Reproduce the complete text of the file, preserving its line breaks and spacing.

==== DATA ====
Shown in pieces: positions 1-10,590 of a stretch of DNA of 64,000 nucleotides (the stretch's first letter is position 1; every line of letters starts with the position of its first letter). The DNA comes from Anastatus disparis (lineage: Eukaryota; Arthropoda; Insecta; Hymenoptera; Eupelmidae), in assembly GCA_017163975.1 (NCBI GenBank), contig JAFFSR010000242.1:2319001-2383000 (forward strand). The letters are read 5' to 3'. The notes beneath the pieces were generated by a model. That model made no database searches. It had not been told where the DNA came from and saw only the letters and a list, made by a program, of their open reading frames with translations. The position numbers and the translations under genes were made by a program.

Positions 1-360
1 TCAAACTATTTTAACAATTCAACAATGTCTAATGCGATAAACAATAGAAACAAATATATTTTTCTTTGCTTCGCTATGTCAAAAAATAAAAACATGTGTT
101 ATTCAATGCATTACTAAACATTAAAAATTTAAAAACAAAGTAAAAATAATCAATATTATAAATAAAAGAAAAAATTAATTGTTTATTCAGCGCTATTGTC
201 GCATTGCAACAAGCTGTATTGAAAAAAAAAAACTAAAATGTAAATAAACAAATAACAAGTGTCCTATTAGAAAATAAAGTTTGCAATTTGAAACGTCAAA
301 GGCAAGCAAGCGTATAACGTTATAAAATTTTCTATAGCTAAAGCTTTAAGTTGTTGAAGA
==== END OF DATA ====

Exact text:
Shown in pieces: positions 1-10,590 of a stretch of DNA of 64,000 nucleotides (the stretch's first letter is position 1; every line of letters starts with the position of its first letter). The DNA comes from Anastatus disparis (lineage: Eukaryota; Arthropoda; Insecta; Hymenoptera; Eupelmidae), in assembly GCA_017163975.1 (NCBI GenBank), contig JAFFSR010000242.1:2319001-2383000 (forward strand). The letters are read 5' to 3'. The notes beneath the pieces were generated by a model. That model made no database searches. It had not been told where the DNA came from and saw only the letters and a list, made by a program, of their open reading frames with translations. The position numbers and the translations under genes were made by a program.

Positions 1-360
1 TCAAACTATTTTAACAATTCAACAATGTCTAATGCGATAAACAATAGAAACAAATATATTTTTCTTTGCTTCGCTATGTCAAAAAATAAAAACATGTGTT
101 ATTCAATGCATTACTAAACATTAAAAATTTAAAAACAAAGTAAAAATAATCAATATTATAAATAAAAGAAAAAATTAATTGTTTATTCAGCGCTATTGTC
201 GCATTGCAACAAGCTGTATTGAAAAAAAAAAACTAAAATGTAAATAAACAAATAACAAGTGTCCTATTAGAAAATAAAGTTTGCAATTTGAAACGTCAAA
301 GGCAAGCAAGCGTATAACGTTATAAAATTTTCTATAGCTAAAGCTTTAAGTTGTTGAAGA